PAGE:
When Neb decided to go to the spread it ended what Nebraska was known for and it now put Nebraska in the pool with all the other teams that run the spread. Nebraska was unique now they aren't that may have hurt Nebraska more than anything
Hurdle, there is a whole lot of truth in what you just said! There are a number of factors, but this one may have just nailed it.
Especially in the 1980s and 1990s, Nebraska had become one of very few programs successfully running the option. Because of that fact, there was not a whole lot of competition when it came to securing running-type quarterbacks, and they landed some outstanding ones, from Turner Gill (Texas) to Tommie Frazier (Florida), and a number of other ones in between. Another factor that made their option attack a recruiting boom was because a talented high school running back knew he was going to get 25-30 carries per game if he won the starting job at Nebraska. Hence, they were able to land stud running backs, guys like Mike Rozier (New Jersey). They knew they could get 250-300 pound corn-fed Nebraska kids to come to Lincoln to fill out the offensive line, so from a recruiting standpoint they had a pretty sweet deal. They knew home-grown kids would fill in the line (by and large), they knew their only real competition for the running quarterback was Oklahoma, and they always had four or five running backs who could start anywhere else in the country.
From a defensive standpoint, they were able to get great defensive players because they were a perennial power who played in a January 1 bowl game every year (when playing in a January 1 bowl game actually meant something), they had some of the best weight/training facilities in the country, and the Blackshirts had gained a reputation for being one mean bunch of dudes (not to mention that Charlie McBride was one of the most well-respected defensive coordinators in the country).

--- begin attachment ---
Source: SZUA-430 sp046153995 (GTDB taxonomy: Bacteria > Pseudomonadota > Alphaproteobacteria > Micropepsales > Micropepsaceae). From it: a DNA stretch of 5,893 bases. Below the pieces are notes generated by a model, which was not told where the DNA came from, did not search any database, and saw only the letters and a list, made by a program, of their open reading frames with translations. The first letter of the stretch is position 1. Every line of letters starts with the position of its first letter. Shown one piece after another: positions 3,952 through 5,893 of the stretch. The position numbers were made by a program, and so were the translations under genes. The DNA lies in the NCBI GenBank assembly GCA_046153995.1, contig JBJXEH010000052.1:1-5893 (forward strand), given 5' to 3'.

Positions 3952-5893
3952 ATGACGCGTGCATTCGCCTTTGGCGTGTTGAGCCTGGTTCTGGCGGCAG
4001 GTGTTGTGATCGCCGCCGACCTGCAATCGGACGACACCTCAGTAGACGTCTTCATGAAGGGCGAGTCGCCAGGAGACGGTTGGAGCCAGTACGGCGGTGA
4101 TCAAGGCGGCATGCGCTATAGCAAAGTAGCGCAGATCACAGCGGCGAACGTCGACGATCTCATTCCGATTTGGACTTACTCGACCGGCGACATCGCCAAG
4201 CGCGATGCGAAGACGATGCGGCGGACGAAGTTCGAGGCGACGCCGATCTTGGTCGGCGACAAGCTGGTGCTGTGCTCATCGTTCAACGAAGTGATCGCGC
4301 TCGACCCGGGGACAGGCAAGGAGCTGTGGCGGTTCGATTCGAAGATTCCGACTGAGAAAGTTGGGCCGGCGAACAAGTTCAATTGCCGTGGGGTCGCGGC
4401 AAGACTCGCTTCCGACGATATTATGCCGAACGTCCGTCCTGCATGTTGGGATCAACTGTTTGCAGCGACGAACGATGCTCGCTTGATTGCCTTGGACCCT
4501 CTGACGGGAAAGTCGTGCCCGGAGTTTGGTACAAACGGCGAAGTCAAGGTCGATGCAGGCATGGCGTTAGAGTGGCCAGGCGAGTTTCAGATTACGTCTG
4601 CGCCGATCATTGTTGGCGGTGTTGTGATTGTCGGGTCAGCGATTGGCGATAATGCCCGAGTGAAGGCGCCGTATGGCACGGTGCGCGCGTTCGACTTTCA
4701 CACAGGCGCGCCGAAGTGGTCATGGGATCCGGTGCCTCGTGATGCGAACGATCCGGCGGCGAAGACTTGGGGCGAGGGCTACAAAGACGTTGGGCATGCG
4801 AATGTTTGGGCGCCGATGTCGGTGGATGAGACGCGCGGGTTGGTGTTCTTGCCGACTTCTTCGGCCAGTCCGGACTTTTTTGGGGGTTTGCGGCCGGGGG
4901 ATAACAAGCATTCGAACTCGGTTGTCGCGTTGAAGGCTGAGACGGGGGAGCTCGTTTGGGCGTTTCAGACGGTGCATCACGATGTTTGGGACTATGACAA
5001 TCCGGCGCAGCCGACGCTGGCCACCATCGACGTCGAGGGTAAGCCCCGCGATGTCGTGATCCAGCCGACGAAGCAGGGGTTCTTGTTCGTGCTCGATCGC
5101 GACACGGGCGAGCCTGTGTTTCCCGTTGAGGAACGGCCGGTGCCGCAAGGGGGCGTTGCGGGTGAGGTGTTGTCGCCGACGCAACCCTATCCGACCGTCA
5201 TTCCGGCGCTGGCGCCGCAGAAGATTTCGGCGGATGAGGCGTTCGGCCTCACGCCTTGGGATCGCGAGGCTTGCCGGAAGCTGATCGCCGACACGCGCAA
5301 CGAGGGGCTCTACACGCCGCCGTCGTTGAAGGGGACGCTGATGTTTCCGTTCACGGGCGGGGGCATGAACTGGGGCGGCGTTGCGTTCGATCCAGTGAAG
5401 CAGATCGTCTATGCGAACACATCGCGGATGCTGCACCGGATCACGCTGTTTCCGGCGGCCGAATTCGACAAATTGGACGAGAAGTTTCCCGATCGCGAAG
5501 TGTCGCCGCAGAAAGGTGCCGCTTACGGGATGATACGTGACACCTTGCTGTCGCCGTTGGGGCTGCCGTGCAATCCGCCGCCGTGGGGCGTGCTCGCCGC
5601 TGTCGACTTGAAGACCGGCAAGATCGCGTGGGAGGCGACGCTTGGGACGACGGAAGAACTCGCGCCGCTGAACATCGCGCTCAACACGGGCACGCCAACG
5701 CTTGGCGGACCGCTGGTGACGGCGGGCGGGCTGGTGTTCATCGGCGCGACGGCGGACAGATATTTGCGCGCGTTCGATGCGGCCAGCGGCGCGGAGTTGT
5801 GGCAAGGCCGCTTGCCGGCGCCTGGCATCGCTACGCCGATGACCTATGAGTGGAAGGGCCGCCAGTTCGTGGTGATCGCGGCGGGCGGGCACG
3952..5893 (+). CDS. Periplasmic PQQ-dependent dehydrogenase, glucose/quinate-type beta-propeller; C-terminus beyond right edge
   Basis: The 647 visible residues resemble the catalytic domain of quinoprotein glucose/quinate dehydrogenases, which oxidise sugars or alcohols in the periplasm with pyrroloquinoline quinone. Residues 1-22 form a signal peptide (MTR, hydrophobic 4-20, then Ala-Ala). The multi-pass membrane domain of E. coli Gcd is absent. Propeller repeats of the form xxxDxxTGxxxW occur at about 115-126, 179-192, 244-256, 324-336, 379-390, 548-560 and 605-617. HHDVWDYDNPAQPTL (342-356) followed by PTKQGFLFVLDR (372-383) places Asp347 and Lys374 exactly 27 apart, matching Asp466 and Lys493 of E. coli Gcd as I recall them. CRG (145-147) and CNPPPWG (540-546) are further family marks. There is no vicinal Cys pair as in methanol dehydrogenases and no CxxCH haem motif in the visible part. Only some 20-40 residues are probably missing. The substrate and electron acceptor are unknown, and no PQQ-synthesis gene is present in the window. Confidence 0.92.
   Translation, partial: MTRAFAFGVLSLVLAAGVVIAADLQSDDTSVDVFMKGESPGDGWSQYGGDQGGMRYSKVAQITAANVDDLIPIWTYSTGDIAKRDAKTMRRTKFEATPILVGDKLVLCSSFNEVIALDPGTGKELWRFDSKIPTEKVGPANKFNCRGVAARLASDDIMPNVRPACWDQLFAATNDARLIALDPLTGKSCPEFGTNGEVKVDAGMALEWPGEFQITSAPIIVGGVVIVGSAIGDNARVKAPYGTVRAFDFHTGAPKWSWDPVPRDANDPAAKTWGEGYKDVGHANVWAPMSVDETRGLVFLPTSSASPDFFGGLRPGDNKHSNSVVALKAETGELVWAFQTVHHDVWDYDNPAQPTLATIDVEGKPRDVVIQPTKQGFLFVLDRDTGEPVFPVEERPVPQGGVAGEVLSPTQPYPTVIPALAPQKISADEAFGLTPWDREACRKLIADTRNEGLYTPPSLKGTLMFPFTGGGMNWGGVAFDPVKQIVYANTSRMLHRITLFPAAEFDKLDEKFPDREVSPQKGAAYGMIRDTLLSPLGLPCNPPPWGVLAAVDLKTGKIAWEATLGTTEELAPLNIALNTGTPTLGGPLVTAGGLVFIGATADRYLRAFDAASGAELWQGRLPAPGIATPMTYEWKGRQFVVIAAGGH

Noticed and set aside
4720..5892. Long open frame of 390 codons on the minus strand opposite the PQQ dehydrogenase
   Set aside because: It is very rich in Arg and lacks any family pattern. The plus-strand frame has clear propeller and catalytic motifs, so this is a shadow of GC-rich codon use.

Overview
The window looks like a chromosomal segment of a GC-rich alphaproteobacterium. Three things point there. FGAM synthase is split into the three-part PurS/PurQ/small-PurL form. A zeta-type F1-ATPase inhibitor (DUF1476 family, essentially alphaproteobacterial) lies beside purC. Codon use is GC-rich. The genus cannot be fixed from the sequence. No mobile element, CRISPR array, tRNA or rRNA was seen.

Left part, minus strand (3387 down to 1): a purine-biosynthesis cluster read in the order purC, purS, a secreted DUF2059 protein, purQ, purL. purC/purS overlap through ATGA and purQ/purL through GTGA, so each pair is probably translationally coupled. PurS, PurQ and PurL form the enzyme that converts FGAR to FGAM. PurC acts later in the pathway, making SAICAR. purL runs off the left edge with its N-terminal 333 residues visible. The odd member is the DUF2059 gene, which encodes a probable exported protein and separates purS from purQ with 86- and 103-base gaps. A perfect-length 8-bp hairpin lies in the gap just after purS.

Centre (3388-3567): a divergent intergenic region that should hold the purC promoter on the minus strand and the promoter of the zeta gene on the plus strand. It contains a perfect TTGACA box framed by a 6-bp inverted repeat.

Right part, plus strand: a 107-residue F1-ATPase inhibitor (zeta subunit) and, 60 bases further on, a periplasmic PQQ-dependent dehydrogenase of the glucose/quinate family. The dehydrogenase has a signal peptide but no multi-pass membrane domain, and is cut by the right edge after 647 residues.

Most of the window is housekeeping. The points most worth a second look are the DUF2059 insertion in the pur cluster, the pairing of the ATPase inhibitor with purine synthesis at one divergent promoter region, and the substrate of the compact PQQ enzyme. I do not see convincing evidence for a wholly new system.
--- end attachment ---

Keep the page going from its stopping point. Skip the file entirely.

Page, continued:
There is no question that the uniqueness in what they did was a huge factor in their success. Other things certainly played into their success including Tom Osborne, the continuity on their assistant coaching staff, a long line of All-Americans and NFL players, being on television four to five times per year (before the proliferation of television coverage), a very loyal fan base, etc.
Again, utter nonsense. The Big 8 always had 2 great teams, 2 or 3 good teams, and a few terrible teams. It was not two good teams and 6 crappy ones. The reason it appeared that way is because OU and NU were SO dominant that it made all of the others look poor. In any given season, OSU, KU, or ISU would win 8 games or so, then there was Colorado who has always been a very good program except for about a 10 year span prior to Mcartney's arrival in about 1984. The last 5-6 years of the Big 8 KSU was a serious player with Bill Snyder, KU had some top 10 teams in the early 90's, Mizzou was really tough under Warren Powers in the 70s and early 80s, and ISU had some 8 win seasons in the 70's.
I would strongly recommend that you re-read my post. A little common sense would indicate that those early games certainly were not conference games.
The only nonsense is on your part.
Walking on water is easy. Just do it in December when it's frozen.
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